The first Council meeting of 2017 was only a day long, a rarity at City Hall! One of the most important environmental issues they debated was waste collection service in Scarborough. Council also discussed trees, cycling, and how new legal powers might improve waste diversion in Toronto. Here’s what happened.
Enviro issues on the agenda:
- Waste collection in Scarborough
- Tree policy changes in Etobicoke
- Legal power for a zero waste city
- Council supports National Cycling Strategy Act
COUNCIL WATCH TIP: Ever wonder about the terms and procedures City Council uses? What does ‘hold for debate’ even mean? Check out this great glossary of Council terms by Torontoist!
Waste collection in Scarborough
In the weeks leading up to City Council’s meeting, Mayor John Tory was focused on fulfilling his election commitment to privatize waste collection services east of Yonge Street. That’s why ‘Future curbside waste collection service delivery’ was this first order of business in the Council agenda on January 31st.
However, serious doubts were raised about the plan to contract out waste collection services by news reporters, Scarborough City Councillors and TEA’s latest report Protecting Scarborough's Success: How Contracting Out Could Harm Scarborough's Waste Diversion Performance.
TEA's campaign drew attention to the lack of monitoring and enforcement for existing waste collection contracts and how a lack of measurable data couldn’t explain why recycling performance was significantly lower in areas of the City with private waste contracts.
On the floor of City Council, the General Manager of Solid Waste fielded a number of Councillors’ questions and concerns about waste diversion rates and the role of contracted waste collectors. In a surprise move, Mayor Tory said it was “one of the most contentious issues this Council has faced” and stopped the privatization vote in its tracks.
The Mayor acknowledged that there was still a lot of doubt about the merits and drawbacks of contracting out waste collection service in Scarborough, including potential environmental impacts, with Council left having “more questions than answers”. Instead of voting whether or not to privatize waste collection services, City Council voted on a new motion written by the Mayor that puts off the privatization vote until the next election. The vote won with a strong majority (40 to 4), with only four Councillors voting against the motion: Gary Crawford, Michael Ford, Stephen Holyday, Jaye Robinson.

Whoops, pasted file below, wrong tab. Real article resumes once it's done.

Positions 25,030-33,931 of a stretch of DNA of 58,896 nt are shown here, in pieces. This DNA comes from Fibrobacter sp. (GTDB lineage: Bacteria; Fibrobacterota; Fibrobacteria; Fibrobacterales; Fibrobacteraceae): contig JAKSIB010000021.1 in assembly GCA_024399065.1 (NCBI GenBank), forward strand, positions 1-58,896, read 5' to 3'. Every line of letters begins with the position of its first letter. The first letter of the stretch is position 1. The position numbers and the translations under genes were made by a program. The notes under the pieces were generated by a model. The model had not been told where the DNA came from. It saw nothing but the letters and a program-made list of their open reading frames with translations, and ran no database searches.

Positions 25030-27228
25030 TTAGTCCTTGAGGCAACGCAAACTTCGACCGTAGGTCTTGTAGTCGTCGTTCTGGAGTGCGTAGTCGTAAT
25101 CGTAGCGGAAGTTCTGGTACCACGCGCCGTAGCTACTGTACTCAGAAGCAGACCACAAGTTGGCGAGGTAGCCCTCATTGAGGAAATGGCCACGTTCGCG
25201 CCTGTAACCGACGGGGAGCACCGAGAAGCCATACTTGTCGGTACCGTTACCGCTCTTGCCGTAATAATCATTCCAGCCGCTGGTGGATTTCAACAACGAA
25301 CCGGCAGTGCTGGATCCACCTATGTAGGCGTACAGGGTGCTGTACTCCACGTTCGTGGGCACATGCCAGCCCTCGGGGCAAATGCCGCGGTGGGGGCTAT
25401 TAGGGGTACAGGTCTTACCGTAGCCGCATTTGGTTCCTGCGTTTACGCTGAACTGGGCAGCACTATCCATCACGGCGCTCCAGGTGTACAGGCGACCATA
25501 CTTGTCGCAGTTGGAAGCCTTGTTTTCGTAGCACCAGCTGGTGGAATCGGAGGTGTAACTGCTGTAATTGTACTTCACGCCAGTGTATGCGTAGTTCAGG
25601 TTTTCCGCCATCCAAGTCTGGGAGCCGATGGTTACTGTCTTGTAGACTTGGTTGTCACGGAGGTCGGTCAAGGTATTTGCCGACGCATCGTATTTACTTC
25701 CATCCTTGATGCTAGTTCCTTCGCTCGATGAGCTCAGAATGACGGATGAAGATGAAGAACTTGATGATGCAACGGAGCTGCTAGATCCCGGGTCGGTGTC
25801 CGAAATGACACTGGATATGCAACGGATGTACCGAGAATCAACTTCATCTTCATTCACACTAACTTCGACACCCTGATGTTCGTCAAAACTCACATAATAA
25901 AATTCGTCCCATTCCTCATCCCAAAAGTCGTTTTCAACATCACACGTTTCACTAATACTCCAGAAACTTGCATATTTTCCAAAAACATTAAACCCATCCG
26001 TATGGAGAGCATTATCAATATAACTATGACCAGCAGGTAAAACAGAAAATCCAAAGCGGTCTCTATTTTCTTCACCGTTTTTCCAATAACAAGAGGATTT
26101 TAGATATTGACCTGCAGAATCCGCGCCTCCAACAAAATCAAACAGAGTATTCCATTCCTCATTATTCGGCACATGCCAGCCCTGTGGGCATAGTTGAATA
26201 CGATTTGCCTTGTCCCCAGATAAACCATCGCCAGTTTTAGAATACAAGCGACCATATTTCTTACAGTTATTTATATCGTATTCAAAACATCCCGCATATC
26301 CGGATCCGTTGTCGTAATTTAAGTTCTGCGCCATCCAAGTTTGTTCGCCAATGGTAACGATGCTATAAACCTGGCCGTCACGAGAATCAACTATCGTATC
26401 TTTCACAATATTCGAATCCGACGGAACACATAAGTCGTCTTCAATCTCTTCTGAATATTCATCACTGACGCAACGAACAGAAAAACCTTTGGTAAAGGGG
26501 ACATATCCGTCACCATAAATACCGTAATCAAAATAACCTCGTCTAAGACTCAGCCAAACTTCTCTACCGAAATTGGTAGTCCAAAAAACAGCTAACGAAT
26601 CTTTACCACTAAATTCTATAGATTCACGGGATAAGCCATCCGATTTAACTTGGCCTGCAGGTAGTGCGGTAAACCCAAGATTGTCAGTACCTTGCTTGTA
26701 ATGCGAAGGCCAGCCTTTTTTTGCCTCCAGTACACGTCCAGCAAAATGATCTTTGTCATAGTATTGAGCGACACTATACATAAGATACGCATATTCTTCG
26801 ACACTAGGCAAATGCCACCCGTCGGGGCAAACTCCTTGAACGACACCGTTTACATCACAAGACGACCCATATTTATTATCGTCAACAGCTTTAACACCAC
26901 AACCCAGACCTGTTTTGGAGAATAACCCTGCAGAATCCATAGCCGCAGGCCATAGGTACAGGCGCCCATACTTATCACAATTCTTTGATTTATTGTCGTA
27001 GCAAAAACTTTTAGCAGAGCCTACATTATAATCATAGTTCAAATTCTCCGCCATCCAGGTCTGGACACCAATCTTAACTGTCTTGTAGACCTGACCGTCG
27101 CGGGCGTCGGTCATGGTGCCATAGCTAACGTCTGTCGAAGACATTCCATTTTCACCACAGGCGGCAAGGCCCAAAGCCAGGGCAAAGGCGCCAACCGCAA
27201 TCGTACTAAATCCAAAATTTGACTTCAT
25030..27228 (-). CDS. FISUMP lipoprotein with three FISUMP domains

Instead of privatizing waste collection, City staff will undertake additional research on the topic as well as make improvements to monitoring and enforcement, collect better performance data, and improve waste diversion services across the City. Read more about why TEA considers this vote a major victory for the environment.
Tree policy changes in Etobicoke
If a tree falls in Etobicoke, does the rest of Toronto hear it? The Etobicoke-York Community Council is interested in seeing changes to Toronto’s tree policies. In particular, they would like to have final decision making authority about cutting down specific trees in their district instead of leaving the final decision to City Council. Despite its local ‘roots’, trees provide significant environmental benefits to the entire city. A number of Councillors spoke out against the idea of delegating authority to local community councils and Councillor Glenn De Baeremaeker suggested the Director of Urban Forestry might be best placed to make the decision. A report on various options will be written and presented to Executive Committee in the near future.
Legal power for a zero waste city
While discussing the provincial government’s proposed changes to the Municipal Legislation Act (Bill 68), Councillor Janet Davis introduced an opportunity that might provide the City of Toronto with more legal power to build a zero waste city! Davis passed a motion with unanimous support from Council, that will require the General Manager of Solid Waste to report back to the Public Works and Infrastructure Committee on legal options to expand recycling and composting requirements for all buildings in Toronto from apartments and condos to institutions and businesses.
Council supports National Cycling Strategy Act
Thanks to a member motion by Scarborough Councillors Paul Ainslie and Glenn De Baeremaeker, Toronto City Council demonstrated their support for the National Cycling Strategy Act. This Act is being considered by the Federal Government and could have widespread benefits across Canada including increased investment and better transportation planning across departments and levels of government.
According to the Councillors’ request: “This legislation is unlike other attempts to support cycling as a preferred method of transportation as it is accompanied by an unprecedented investment in infrastructure. There also seems to be a more widely spread appreciation for the central leadership role that the Federal Government can play by coordinating with the provinces and municipalities. This Bill could help spur further investment of active transportation infrastructure and street redesign at the municipal level”.